A sign that Washington’s campaign season remains in the doldrums despite the fact that ballots are in voters’ hands – or at least languishing under a pile of junk mail on some counter – arrived last week with the announcement two gubernatorial debates had been scheduled.
One will be in Vancouver at the end of August and another in Yakima in early October. This is great news, not solely because putting Jay Inslee and Rob McKenna on the same stage is instructive for voters and good theater for political junkies. These are also two places that often have little chance to get up close and personal with gubernatorial candidates, let alone host a debate.
If Spokane complains about being a second-class citizen in the eyes of some statewide campaigns, other parts of the state might rightfully claim to be in steerage. More about the venues below.
The oddest thing about the announcement was the back and forth between the McKenna and Inslee campaigns. The dates apparently were nailed down sometime Wednesday, and that evening Randy Pepple, McKenna’s campaign manager, said his guy was in and “hopes Inslee answers the call.”
The McKenna campaign has for months suggested Inslee is somewhat feckless on debates. The Republican hopeful has agreed to at least 15 debates – which sounds more like an outline for a new reality series than a serious proposal.
“The voters can be justifiably puzzled at Congressman Jay Inslee’s unwillingness to agree to debates with Attorney General Rob McKenna,” Pepple said in a prepared statement. “We feel it is only respectful to some of our debate hosts – and the voting public – that we confirm two debates which Congressman Inslee has allegedly told the hosts he may be willing to attend, and see if that causes his campaign to reconsider its silence on the remaining schedule.”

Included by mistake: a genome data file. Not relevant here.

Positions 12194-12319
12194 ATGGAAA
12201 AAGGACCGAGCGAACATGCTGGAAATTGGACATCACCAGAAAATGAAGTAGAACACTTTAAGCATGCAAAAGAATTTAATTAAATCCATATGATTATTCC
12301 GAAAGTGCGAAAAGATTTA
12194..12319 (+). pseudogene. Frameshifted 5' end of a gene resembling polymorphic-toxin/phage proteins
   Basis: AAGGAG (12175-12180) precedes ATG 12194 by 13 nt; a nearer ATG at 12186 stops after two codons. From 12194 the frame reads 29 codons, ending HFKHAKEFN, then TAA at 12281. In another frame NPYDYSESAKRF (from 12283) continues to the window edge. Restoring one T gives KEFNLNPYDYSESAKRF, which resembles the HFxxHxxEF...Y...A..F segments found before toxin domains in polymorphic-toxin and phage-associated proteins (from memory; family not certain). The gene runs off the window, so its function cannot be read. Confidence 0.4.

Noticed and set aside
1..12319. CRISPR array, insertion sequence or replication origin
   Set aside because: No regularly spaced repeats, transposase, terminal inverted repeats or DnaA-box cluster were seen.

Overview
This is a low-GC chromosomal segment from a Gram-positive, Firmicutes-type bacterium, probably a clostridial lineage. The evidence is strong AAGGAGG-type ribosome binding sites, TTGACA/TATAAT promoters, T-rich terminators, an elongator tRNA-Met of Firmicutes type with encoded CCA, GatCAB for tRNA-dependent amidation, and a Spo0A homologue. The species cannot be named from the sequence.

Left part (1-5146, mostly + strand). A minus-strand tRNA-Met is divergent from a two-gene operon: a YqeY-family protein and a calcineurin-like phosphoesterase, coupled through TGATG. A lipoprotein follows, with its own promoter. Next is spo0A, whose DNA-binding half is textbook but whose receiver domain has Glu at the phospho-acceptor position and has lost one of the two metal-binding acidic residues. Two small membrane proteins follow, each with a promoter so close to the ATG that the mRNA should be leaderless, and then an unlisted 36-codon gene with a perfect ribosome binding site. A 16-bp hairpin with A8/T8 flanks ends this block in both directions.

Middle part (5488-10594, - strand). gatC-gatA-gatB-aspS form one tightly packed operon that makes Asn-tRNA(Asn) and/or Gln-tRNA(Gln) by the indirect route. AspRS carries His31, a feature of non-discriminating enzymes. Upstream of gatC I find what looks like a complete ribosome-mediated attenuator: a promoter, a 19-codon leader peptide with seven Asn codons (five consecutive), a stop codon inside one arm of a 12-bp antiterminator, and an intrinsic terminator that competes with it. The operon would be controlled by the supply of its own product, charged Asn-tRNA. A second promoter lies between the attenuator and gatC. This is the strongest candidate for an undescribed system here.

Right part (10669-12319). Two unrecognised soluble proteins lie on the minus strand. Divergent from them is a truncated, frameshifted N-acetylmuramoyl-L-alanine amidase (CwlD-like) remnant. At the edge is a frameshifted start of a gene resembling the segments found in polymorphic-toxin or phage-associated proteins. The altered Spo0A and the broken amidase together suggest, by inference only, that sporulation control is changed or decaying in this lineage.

The Inslee campaign shot back that it had agreed to the debates in Yakima and Vancouver long ago, and the only real question was the dates. It also announced three other debates the likely Democratic nominee has on his schedule, two in Seattle and one in Tacoma. Pepple shot back that Inslee was snubbing the good folks in Walla Walla, Tri-Cities and Spokane and elsewhere who graciously extended debate invitations to them, and complained about the timing of some events Inslee was accepting because of the programming they’d be up against.
A check with the sponsors of both the Vancouver and Yakima events revealed that Inslee, like McKenna, had agreed to those debates months ago, subject to the usual caveat – that they could work out time, place, sponsorship, broadcast and format details. The Yakima debate sponsor, the Association of Washington State Hispanic Chambers of Commerce, was shooting for the first three days of October, when it has a conference in that Central Washington city. They had aimed initially for Oct. 1 but moved it to Oct. 2, a source said, at the request of the McKenna campaign because Oct. 1 is the candidate’s birthday.
A long string of email communications over the Vancouver debate also shows the Inslee campaign saying they’d put that debate on the schedule on June 15. The organizer for the debate said both campaigns have been willing to attend, and the only problem was getting schedules to match up.
Pepple, who is an old hand at campaigns, all but acknowledged that this was just the standard blather in his announcement on Wednesday: “The ‘debate over debates’ is a constant in modern politics,” the news release starts.
It is a constant. That’s not to say it has to be.
Debates in the ‘hustings’
The Vancouver debate on Aug. 29 will be at the Washington State University Vancouver campus. It has a long list of sponsors, including the local ports, the public schools, development councils, newspapers, civic and business groups. So many that it would be quicker to say who isn’t on board, which is, apparently, nobody.
Troy Van Dinter, who has the job of herding cats for the debate, said it’s the first gubernatorial debate in the Vancouver area that anyone involved can remember. It will be televised by Portland station KATU and may be picked up by stations in Seattle and Spokane.
The Yakima debate will take place during the Hispanic chambers of commerce conference on Oct. 2 and be televised on KCTS, Seattle’s public television station, which is supplying the moderator, Enrique Cerna. It might be picked up by other public television stations across the state.